Informality and corruption in Kyrgyzstan at the national (macro) level
The research in Kyrgyzstan has focused on informality and corruption at the national (macro) level, as well as at the local (micro level). The macro level report examines the dialectical relationship of formal and informal governance and its effects on corruption in Kyrgyzstan.
One of the key insights is that despite a significant change in the formal political system – from a presidential to a parliamentary system – the logic of informal governance, with its rules and practices, remains in place and is widely applied behind the façade of the formal frameworks.
In order to understand why political reforms and anti-corruption movements have failed, the research report focuses on practices of informal governance that succeeded in blocking such reforms. Due to their flexible and entrenched nature, practices of informal governance are capable of adapting to different formal political systems and therefore continuously compromise institutional development and control of corruption outcomes.
Nonetheless, informal governance has not been entirely effective in generating long term political stability in Kyrgyzstan, in fact, the corruption excesses of the Kyrgyz political elites have twice led to social uprisings – the 'Tulip' Revolution in 2005 and the 'Rose' Revolution in 2010 – that have overthrown the government in relatively bloodless revolts. However, in both cases, the incoming political elites reverted to practices similar to those of the regimes they helped to topple.
In that regard, building and cultivating informal networks among elites is a common practice in Kyrgyz politics. The first two presidents of Kyrgyzstan after independence, Askar Akaev (1991-2005) and Kurmanbek Bakiev (2005-2010), governed in a very similar manner, building exclusive networks of regime insiders on the basis of kinship, lineage, village, rayon, and oblast. Under both presidents, powerful informal networks were spread across the state apparatus and business sectors. Many insiders were businessmen-turned-state officials while others were favoured relatives of political figures- turned- entrepreneurs. So, there was a symbiosis of kinship, business, and politics.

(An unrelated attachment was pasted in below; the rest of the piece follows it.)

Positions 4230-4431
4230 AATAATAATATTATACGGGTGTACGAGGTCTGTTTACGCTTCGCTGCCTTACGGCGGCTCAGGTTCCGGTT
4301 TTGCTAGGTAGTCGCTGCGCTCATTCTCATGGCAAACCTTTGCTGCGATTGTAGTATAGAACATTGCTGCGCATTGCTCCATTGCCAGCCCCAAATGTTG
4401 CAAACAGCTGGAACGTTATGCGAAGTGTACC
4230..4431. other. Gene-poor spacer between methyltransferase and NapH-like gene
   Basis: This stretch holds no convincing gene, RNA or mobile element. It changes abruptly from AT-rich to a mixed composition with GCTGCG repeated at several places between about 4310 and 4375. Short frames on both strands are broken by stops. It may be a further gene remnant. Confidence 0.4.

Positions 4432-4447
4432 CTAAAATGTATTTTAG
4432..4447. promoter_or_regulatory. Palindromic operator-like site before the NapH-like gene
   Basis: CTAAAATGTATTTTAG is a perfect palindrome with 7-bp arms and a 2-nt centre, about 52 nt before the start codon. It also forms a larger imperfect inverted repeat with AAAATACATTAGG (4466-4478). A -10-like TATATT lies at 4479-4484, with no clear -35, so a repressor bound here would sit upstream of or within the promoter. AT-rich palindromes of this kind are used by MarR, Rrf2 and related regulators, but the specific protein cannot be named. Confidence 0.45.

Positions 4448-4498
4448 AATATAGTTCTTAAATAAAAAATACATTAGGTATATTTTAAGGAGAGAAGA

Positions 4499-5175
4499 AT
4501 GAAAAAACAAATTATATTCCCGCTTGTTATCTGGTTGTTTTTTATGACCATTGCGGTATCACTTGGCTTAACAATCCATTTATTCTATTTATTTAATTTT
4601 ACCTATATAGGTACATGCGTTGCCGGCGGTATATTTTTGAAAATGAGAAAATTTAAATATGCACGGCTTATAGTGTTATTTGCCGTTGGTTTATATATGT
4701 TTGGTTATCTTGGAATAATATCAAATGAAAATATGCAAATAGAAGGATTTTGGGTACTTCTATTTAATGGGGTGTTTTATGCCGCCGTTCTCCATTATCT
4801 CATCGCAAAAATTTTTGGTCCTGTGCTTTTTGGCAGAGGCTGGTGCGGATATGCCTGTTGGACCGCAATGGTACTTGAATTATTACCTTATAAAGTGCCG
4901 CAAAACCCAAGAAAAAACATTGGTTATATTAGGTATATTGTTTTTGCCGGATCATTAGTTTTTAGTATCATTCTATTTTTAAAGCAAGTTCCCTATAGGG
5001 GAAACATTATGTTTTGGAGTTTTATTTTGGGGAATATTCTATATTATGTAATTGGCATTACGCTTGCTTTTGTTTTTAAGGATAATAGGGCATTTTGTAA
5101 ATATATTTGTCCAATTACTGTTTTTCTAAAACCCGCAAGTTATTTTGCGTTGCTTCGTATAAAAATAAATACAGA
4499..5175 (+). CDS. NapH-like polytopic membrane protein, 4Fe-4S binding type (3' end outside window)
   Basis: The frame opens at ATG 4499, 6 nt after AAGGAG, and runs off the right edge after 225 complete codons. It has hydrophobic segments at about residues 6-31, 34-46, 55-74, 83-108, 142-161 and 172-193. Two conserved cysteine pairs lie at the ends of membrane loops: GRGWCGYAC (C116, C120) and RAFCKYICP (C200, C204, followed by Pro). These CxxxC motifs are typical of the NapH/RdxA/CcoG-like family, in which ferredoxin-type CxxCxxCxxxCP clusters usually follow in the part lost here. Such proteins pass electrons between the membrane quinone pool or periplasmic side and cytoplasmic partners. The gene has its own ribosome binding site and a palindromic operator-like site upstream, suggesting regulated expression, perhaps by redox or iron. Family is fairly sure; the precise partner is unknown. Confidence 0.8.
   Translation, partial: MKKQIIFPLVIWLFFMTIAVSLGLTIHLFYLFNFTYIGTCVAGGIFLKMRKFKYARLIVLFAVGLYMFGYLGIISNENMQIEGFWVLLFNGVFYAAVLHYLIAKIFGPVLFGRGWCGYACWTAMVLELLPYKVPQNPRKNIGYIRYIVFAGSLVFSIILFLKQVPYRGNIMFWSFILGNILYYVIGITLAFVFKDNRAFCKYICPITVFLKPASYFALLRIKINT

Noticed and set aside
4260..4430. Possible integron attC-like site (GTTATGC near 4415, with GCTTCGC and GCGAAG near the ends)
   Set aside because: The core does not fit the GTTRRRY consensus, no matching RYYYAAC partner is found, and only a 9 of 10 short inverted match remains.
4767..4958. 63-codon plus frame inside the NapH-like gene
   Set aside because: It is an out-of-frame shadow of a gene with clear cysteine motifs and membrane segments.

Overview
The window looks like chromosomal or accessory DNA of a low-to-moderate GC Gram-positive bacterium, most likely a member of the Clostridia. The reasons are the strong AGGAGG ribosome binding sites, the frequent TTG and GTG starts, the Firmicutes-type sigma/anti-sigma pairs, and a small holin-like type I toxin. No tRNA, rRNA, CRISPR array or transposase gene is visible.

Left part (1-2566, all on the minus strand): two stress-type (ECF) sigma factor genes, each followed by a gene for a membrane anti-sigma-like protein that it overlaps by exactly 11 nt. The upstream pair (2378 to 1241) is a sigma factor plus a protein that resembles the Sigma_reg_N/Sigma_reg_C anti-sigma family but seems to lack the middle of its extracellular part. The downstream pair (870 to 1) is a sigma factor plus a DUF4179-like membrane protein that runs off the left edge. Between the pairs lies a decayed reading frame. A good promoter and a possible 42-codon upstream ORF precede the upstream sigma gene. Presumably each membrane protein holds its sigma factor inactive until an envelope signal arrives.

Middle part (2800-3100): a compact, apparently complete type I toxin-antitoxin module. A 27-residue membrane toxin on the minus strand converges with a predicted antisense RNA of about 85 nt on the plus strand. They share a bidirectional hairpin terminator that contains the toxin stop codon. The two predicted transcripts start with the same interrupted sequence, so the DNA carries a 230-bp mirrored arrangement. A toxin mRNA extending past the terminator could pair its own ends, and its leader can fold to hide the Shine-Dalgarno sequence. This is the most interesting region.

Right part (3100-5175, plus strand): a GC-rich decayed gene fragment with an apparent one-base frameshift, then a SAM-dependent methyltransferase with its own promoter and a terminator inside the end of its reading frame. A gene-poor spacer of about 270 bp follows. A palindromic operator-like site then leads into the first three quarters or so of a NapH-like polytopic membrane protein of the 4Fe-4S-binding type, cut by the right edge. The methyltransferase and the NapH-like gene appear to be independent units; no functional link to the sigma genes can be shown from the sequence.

As the research suggests, these networks are not built simply out of pragmatic considerations but co-opted individuals need to fulfil certain criteria concerning kinship, loyalty, obligation and hospitality. The research highlights how the entrenched persistence of corruption in the country can be linked to practices that are embedded in local values and expectations such as reciprocity and exchange. Thus, the research points to the importance of “soft” control mechanisms relating to social reputation, status and trustworthiness, which should not be underestimated because kinship-affective values work to entrench informal practices by virtue of combining emotions with rationality.
Informality and corruption in Kyrgyzstan at the local (micro) level
At the micro level, the research looked at how Kyrgyzstan is a kinship-rich society. There are forty lineages that unite all Kyrgyz people and during Soviet times these lineages were prohibited. In the post-Soviet context, kinship systems have continued to flourish and function. The introduction of new electoral processes under the umbrella of democracy also contributed to the strengthening of kinship networks. As political institutions were weak, a kinship argument was needed for the parties to mobilise people and gain their support.
The evidence shows that lineages have established associations each with their own 'branding' that are actively but informally engaged with politics. Sponsors are influential politicians, party leaders, opposition leaders and businessmen. Associations are vehicles that people whom have a vested interest in the governing of the country can use to garner support.
The Kyrgyz view their lineage identity or ancestral belonging as a given or natural part of identity. In a patrilineal society, exclusion of any kind from such lineages equates with an existential threat to being a man, of not being identified as Kyrgyz any more, and being marginalised from the extended networks of kinsmen.
Social sanctions associated with being disloyal based on lineages disincentives many from opposing with President. This was a form of horizontal control exemplified in Akaev and Bakiev presidencies.
There is contention between and cynicism towards the existence of associations bases on lineages. Although they promote accountability of state and represent the preservation of Kyrgyz values and ancestry, their implicit influence upon the establishment of people into positions of power and the embeddedness of 'shame' and 'honour' dictating behaviour is also suggested to mean that it remains a backward institution trying to achieve its own aims.
Download the Kyrgyzstan country report part 2 (micro level).